This is a liberal position, not a conservative one. Any federal law banning abortion would be rooted in the same section of the Constitution now being challenged by conservatives in the suits against Obamacare: the Interstate Commerce Clause. Conservatives argue the original meaning of that clause permits Congress only to facilitate interstate commerce, not restrict it. If that’s true of Obamacare, then it’s true of abortion.
Mulshine goes on to explain how, traditionally, the “pro-life” stance had been a bipartisan issue embraced by both major parties “back [when] both parties were committed to big government.” Up until the 1970s a federal ban on abortion was very much a liberal democratic position, citing “Tom Eagleton, the Missouri senator who almost made it onto the 1972 Democratic presidential ticket as George McGovern’s running mate.” Mulshine continues:
But just how the movement fits into a party otherwise dedicated to limited government and individual liberty can be tough to discern, as Cain proved. What he seemed to be trying to get at was something Ronald Reagan said when he was governor of California: “Government should do only those things people cannot do for themselves.”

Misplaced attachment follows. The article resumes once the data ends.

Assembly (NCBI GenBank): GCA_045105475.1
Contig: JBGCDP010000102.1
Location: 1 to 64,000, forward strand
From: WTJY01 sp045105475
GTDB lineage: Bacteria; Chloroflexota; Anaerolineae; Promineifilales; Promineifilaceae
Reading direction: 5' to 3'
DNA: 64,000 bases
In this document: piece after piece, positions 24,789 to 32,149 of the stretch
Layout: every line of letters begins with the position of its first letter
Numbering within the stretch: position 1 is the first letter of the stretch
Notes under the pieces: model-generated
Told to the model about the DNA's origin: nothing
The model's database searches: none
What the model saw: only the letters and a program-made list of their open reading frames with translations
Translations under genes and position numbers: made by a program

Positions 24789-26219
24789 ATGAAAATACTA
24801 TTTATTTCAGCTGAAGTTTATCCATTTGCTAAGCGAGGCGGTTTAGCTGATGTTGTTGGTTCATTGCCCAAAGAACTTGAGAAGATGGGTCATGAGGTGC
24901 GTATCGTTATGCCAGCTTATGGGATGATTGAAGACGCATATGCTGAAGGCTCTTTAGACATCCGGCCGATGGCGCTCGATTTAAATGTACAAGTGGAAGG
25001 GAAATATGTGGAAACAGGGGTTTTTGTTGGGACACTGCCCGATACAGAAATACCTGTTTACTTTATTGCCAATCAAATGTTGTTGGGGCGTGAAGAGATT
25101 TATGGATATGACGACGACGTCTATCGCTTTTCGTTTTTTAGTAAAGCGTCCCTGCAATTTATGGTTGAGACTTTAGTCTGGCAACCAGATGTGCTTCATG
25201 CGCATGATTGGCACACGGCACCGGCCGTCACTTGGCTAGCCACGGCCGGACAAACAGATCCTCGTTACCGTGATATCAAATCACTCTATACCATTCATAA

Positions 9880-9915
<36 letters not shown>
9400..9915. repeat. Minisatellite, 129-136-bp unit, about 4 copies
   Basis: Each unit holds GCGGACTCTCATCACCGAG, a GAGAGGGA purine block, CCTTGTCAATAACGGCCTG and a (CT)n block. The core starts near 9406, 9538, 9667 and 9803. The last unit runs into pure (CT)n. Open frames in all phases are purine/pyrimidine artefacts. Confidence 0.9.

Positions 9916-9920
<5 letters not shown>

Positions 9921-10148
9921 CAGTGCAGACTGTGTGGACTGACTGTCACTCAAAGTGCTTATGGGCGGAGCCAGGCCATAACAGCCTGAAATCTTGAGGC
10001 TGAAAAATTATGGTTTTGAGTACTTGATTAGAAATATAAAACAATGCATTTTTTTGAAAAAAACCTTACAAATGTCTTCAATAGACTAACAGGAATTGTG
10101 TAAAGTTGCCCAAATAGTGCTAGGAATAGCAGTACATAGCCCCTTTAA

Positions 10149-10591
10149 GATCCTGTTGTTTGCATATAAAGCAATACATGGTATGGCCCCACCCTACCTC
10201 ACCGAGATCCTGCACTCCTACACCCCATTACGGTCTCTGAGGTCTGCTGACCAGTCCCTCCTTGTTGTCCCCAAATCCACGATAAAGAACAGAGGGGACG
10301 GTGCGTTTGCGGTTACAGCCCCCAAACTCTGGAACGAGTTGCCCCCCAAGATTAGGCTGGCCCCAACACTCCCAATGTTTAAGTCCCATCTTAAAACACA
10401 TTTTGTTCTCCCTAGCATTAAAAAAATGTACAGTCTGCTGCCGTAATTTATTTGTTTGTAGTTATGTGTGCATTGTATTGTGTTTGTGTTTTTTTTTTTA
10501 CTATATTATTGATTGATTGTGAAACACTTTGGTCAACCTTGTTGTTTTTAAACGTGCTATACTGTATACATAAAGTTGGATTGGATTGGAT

Well, people are perfectly capable of preventing themselves from getting abortions. It’s hard to see where the federal government can be of any assistance.
So far so good. Mulshine gets the contradiction, but his solution doesn’t resolve it:
Where the movement went off track is with the decision to try to combat an abuse of power by one branch of the federal government by granting more power to the other branches. That might be a nice idea, but it’s not a conservative idea. And those who endorse it are not particularly conservative.
Mulshine seems to be saying that the Supreme Court’s Roe vs. Wade decision was “an abuse of power,” but that a federal law or amendment overturning that decision and outlawing abortion nationally would still be “an abuse of power.” In other words, any legal involvement by the federal government in the abortion issue is itself the “abuse of power.” Instead, Mulshine contends that: